Immature Stages of Coniopterygidae
Both adults and immatures feed on small, relatively inactive prey such as coccids, mites and aphids. They are mainly found on shrubs and trees, although some species seem to be confined to low vegetation.
Eggs are laid singly on infested foliage. They are oval in outline, flattened dorsoventrally, and slightly pointed at the micropylar end. The chorion surface bears reticulate markings. Eggs of C. hageni Banks are yellowish-pink, although some may have an orange tint (Quayle 1913). Conwentzia psociformis lays a total of ca. 200 eggs.
The number of larval instars was noted as 4 for C. hageni (Quayle 1913). Larvae of this species feed on all stages of red mites, the body contents being entirely sucked out from a single puncture. One larva consumed 226 red mites during its feeding period. The oval, flattened cocoons of Conwentzia are usually found on the underside of leaves or on bark. They consist of a double layer of silk with loosely woven margins. Cocoons of Semidalis aleyrodiformis Steph. do not have a clear double layer of silk. Withycombe (1923, 1924a) found that the pupal skin is often left within the cocoon rather than discarded after adult emergence.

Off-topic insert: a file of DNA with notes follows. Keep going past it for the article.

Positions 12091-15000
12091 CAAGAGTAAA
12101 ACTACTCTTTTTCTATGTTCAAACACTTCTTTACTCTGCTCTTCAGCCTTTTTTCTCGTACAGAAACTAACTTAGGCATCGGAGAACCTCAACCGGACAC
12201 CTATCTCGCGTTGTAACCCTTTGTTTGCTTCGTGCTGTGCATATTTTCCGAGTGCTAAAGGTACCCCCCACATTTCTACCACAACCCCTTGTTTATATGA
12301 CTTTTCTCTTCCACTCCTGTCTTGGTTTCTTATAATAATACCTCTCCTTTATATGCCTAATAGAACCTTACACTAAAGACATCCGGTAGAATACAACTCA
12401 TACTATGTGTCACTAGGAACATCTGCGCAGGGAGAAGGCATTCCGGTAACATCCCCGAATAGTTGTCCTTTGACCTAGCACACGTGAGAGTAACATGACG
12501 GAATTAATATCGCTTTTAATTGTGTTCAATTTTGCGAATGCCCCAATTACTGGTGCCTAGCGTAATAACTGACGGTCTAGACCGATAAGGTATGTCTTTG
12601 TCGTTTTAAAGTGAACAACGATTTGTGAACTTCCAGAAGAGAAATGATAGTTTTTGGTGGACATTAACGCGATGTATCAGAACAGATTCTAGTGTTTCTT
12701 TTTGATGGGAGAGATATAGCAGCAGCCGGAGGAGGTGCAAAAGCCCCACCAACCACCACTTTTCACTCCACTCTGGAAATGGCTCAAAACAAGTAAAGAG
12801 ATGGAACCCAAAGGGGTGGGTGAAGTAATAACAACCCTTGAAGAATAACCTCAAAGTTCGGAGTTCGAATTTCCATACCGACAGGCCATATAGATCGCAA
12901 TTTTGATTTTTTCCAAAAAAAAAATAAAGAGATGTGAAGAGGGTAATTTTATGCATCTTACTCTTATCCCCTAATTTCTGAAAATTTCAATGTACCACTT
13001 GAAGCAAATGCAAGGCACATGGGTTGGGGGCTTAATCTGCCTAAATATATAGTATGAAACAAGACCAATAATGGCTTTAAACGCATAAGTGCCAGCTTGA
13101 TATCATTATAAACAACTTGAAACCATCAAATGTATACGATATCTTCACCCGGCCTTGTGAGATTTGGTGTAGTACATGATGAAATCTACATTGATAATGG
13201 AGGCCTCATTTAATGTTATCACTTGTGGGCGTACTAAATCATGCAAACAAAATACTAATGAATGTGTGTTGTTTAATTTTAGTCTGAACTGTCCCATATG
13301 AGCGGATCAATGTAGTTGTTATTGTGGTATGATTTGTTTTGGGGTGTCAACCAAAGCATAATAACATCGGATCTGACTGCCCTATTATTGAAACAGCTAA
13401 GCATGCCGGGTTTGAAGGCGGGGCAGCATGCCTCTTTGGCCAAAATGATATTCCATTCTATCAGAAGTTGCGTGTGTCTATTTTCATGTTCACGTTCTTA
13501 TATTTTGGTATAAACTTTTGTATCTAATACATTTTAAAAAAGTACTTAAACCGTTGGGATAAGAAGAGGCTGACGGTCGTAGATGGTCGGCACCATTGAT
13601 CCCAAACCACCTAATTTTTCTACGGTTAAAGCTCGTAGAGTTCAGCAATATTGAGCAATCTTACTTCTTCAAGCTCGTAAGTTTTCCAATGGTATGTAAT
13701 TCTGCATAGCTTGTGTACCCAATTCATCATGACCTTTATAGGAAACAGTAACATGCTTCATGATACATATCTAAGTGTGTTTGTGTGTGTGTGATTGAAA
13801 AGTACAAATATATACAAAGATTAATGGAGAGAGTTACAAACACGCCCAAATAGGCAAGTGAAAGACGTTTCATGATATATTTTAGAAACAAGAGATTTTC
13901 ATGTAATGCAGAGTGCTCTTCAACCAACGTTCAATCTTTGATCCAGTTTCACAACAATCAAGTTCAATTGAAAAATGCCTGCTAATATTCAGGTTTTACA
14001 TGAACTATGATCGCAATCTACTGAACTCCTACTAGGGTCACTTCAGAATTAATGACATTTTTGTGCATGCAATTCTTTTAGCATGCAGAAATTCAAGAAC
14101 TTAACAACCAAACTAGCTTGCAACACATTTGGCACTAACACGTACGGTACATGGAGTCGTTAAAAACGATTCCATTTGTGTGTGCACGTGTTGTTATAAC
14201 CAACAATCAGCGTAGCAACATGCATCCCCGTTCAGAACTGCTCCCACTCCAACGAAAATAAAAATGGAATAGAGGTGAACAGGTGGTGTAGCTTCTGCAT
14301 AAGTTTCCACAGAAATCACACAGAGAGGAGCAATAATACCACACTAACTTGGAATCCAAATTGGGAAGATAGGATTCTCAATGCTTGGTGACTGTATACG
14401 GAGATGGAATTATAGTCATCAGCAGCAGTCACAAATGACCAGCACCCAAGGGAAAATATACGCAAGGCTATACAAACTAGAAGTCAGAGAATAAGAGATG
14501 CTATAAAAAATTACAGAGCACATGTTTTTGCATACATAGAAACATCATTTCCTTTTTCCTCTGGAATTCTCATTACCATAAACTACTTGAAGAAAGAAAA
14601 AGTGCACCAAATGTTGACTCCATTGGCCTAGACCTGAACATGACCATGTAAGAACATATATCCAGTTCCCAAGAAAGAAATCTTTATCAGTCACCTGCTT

The life cycle of C. hageni is 37-43 days in summer, of which the egg, larval and cocoon stages cover 6-8, 18-22 and 13 days, respectively. Semidalis aleyrodiformis overwinters as mature larvae within the cocoon, while a portion of the adults of the first brood of C. psociformis persist in sheltered spots until the following springtime (Clausen 1940/62).